The part-human, part-monkey embryos were kept alive for 20 days, giving researchers enough time to learn about how animal and human cells communicate

By  Georgia Slater

Scientists have successfully created the first embryos containing both human and monkey cells, an important step in helping researchers find ways to produce organs for transplants.

The results of the groundbreaking experiment, published Thursday in the journal Cell, describe the first mixed-species embryos known as chimeras.

The research team in China was led by Juan Carlos Izpisua Belmonte, who has previously experimented with human and pig embryos. The team injected 25 human stem cells into the embryos of macaque monkeys.

The researchers were able to detect human cells growing in 132 of the embryos after one day. They were able to study the embryos for 20 days, giving researchers enough time to learn about how animal and human cells communicate.

“This knowledge will allow us to go back now and try to re-engineer these pathways that are successful for allowing appropriate development of human cells in these other animals,” Belmonte told NPR. “We are very, very excited.”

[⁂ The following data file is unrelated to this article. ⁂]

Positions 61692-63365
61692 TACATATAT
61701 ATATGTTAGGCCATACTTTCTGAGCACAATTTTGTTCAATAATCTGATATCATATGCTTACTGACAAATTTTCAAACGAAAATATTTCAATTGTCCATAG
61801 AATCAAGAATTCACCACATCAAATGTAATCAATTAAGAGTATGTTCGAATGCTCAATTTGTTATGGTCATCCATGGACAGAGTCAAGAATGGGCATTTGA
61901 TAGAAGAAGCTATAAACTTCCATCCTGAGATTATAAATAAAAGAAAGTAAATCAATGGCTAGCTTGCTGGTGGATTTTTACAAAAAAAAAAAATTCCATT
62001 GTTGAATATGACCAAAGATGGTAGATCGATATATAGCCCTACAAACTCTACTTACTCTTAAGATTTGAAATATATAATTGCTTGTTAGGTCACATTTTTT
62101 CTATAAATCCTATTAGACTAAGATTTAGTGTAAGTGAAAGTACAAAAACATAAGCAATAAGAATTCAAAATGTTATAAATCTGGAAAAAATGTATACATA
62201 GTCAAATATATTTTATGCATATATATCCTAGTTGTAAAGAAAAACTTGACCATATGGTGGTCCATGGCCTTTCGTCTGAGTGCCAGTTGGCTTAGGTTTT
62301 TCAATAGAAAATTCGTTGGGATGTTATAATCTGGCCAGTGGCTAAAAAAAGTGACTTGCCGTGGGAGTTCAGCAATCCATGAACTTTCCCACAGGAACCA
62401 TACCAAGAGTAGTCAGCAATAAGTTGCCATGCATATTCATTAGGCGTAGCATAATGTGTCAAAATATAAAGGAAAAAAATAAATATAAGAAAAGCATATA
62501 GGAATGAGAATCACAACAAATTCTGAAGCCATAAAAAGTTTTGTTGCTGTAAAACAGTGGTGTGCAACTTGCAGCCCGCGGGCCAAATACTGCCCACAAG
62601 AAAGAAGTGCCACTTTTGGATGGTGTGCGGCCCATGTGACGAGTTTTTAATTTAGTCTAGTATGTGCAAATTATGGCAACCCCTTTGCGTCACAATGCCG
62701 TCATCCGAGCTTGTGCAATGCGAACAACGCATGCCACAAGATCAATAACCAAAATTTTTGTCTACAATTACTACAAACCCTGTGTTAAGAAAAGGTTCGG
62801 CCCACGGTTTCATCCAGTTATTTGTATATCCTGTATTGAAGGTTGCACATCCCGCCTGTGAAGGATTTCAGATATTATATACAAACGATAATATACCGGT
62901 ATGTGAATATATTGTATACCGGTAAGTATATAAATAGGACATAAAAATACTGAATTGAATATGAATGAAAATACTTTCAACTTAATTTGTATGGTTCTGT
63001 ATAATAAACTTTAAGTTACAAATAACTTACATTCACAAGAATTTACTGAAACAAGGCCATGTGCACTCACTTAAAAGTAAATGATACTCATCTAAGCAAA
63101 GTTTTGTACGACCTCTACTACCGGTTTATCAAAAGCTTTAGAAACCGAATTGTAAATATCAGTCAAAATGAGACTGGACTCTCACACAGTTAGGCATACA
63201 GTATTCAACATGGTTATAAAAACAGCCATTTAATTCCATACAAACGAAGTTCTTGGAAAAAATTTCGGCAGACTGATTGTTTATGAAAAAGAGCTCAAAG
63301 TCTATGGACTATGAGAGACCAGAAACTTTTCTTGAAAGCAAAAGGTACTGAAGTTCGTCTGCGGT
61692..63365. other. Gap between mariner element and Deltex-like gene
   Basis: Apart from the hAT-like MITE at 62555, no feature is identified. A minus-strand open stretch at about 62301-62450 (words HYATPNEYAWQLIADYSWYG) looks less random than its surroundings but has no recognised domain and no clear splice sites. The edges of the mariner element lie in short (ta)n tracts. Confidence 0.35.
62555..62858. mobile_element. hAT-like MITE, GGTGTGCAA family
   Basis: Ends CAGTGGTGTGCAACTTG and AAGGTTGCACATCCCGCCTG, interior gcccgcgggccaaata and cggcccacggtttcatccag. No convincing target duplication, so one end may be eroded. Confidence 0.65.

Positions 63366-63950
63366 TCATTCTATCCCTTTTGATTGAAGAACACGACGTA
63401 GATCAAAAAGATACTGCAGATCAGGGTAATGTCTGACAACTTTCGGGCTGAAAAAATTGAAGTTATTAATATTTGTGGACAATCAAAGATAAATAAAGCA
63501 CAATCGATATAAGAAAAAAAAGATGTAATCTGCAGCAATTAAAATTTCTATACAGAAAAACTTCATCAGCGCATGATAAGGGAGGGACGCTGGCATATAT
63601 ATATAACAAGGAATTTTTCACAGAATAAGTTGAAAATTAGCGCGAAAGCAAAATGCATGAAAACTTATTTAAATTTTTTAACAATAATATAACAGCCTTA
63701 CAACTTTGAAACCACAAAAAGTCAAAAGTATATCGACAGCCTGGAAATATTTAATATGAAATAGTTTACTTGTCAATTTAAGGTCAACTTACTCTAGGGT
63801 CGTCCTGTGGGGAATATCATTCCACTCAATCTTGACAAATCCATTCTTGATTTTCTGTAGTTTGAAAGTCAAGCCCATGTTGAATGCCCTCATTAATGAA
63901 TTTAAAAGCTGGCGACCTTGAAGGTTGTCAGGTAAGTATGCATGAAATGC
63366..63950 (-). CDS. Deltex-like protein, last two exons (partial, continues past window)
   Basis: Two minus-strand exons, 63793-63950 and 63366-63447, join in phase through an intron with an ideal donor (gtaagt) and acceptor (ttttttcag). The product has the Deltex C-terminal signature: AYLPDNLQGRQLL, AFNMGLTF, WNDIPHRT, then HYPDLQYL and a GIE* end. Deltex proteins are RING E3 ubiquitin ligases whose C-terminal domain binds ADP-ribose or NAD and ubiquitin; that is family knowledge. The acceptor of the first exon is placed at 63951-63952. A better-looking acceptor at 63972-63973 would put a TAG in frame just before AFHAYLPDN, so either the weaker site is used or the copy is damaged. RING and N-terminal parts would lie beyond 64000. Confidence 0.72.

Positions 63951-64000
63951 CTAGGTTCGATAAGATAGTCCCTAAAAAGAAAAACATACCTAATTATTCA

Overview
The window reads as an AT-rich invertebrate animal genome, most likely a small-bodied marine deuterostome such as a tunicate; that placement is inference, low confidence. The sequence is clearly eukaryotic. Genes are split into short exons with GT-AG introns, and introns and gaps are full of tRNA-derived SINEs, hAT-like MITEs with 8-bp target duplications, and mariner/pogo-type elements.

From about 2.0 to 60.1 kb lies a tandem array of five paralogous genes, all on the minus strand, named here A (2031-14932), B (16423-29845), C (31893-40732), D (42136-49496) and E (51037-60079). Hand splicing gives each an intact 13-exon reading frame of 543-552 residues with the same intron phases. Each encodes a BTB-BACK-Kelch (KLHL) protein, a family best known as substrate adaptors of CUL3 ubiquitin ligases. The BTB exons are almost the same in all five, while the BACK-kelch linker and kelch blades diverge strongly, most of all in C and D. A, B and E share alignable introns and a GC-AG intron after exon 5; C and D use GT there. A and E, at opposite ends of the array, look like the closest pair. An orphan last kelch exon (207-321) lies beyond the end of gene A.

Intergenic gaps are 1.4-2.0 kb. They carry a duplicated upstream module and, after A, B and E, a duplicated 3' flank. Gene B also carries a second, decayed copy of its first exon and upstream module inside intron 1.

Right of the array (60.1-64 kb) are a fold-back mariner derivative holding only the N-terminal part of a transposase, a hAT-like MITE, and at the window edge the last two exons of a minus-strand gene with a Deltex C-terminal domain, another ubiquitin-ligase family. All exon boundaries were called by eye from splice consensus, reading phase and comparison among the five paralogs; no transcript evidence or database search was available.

“Our goal is not to generate any new organism, any monster. And we are not doing anything like that. We are trying to understand how cells from different organisms communicate with one another,” added Belmonte.

Close up picture of microscope in the laboratory

The study was done in part to find new ways to produce organs for people who need transplants, as the “demand for that is much higher than the supply,” Belmonte explained. 

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Insoo Hyun, a bioethicist at Case Western Reserve University and Harvard University, told NPR that thousands of people die every year in the United States waiting to receive an organ transplant.

Though groundbreaking, the research also sparks ethical concerns among many scientists. 

According to NPR, scientists said the biggest concern is that someone could use this research to attempt to make a baby out of an embryo in this way.

Others are concerned that using human cells in this manner could produce animals with human sperm or eggs.

However, Belmonte said his team consulted with bioethicists and has no intentions of trying to create animals with hybrid monkey-human embryos.